Puerto Rican art exhibit at the Whitney inspired by Hurricane Maria's devastation

Monday, December 5, 2022
Puerto Rico art exhibit at the Whitney inspired by Maria's devastation
The Whitney Museum of American Art is hosting a major exhibit of Puerto Rican art inspired by the devastation left behind by Hurricane Maria in 2017. Sandy Kenyon has the story.

NEW YORK CITY -- The Whitney Museum of American Art is hosting a major exhibit of Puerto Rican artists in the Meatpacking District inspired by the devastation left behind by Hurricane Maria in 2017.

Entertainment reporter Sandy Kenyon said he can't remember when he learned so much in such a short period of time, but going to the Whitney to see "No Existe un Mundo Poshuracán: Puerto Rican Art" isn't anything like going to school.

The art is such that it engages the heart and mind while delivering a swift punch to the gut that forces you to pay attention.

There is a tragic beauty here tempered by sadness and mixed with hope.

The troubled relationship between the United States and Puerto Rico is the subtext of the first, major exhibition of Puerto Rican art at The Whitney or The Met in almost half a century.

"I want artists to you know have more exposure," says Marcella Guerrero, the Jennifer Rubio Associate Curator who organized the exhibit. "We have this incredible platform which is The Whitney Museum of American Art: one of the most important museums in the world, and showing these new fresh voices, I think the language of the arts is going to change."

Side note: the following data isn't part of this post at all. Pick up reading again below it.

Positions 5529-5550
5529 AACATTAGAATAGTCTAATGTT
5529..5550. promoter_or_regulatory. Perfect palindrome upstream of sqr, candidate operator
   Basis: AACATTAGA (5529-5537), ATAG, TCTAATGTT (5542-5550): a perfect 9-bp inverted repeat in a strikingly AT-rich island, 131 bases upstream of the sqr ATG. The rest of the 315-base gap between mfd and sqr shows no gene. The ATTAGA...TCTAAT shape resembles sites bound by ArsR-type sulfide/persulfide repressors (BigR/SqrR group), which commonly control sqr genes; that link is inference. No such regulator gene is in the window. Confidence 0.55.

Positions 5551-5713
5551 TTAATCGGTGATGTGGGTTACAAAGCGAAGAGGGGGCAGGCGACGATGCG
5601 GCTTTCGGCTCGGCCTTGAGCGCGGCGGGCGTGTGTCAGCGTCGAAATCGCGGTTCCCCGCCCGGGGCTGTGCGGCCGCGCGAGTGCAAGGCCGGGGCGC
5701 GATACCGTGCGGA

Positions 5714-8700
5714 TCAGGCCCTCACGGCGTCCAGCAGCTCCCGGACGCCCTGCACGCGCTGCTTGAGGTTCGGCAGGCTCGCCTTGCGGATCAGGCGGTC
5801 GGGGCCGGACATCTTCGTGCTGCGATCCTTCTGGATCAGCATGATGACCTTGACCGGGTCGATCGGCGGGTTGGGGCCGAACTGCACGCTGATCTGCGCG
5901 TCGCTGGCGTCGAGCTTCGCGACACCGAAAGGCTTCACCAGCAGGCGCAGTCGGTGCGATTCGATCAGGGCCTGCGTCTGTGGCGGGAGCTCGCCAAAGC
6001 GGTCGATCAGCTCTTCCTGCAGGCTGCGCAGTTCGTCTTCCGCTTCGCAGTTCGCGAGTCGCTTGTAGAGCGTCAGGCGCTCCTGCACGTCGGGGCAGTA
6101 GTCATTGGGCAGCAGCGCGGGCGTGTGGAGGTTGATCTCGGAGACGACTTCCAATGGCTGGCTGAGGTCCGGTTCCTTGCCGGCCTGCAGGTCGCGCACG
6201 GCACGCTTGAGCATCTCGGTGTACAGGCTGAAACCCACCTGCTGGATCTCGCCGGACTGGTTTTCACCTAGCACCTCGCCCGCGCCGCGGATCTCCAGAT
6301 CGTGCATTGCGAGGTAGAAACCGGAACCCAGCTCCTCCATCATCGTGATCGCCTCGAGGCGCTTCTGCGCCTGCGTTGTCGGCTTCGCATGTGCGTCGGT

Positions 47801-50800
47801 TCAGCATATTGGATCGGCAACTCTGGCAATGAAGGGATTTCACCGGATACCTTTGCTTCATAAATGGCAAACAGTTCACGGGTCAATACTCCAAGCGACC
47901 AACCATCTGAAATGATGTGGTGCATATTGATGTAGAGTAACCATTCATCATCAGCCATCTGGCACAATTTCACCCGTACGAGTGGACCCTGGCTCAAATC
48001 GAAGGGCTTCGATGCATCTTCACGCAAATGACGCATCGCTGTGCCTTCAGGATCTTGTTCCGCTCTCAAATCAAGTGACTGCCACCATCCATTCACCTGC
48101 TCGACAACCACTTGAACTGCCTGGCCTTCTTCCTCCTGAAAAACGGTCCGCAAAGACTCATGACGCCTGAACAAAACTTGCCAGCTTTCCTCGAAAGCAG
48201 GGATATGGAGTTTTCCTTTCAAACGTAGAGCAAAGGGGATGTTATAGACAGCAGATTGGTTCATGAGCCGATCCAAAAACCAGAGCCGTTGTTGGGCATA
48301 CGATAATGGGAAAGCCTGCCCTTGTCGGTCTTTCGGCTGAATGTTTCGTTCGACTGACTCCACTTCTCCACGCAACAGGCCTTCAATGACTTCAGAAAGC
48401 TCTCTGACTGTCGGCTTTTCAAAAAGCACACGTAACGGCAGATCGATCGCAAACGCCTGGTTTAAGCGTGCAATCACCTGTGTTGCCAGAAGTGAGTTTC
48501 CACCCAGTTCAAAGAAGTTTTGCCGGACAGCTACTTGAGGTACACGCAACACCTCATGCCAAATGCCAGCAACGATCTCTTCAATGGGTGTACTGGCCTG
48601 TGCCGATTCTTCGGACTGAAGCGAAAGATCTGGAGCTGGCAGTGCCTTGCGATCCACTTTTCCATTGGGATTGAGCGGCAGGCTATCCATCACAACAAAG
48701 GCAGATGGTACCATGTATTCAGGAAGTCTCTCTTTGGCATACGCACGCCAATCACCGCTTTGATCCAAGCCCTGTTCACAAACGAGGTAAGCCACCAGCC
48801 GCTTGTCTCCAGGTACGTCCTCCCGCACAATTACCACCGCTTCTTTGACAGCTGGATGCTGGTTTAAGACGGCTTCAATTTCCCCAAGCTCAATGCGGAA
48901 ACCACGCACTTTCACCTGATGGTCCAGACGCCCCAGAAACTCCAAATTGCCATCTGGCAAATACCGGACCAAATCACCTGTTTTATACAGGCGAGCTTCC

Guerrero spent five years assembling a show of work that has been created since 2017 when Hurricane Maria devastated the island.

Now, with the passage of time, the point is to reflect, "and see how much has changed or hasn't changed, and unfortunately, as we saw recently with Hurricane Fiona-not a lot has changed, people are still, many households without power."

The tragic situation is depicted with a down power line pole that Guerrero pointed out.

"It's a symbol of the power grid: how it failed Puerto Rico after the Hurricane," Guerrero said.

Elsewhere are shields signifying political rebellion made from an abandoned school bus. There's even a hotel made of sand to represent how uncertain life can be.

A large panel of red iron has peepholes. Look closer and you can see tiny pictures inside. There is so much to see.

"I think it's cultural reflection, there is a sense of hope, but I want to give a bit more nuance to this idea of hope," Guerrero said. "It's a hope anchored in anger and frustration."

Both older and younger artists are represented at the exhibit -- many for the first time.

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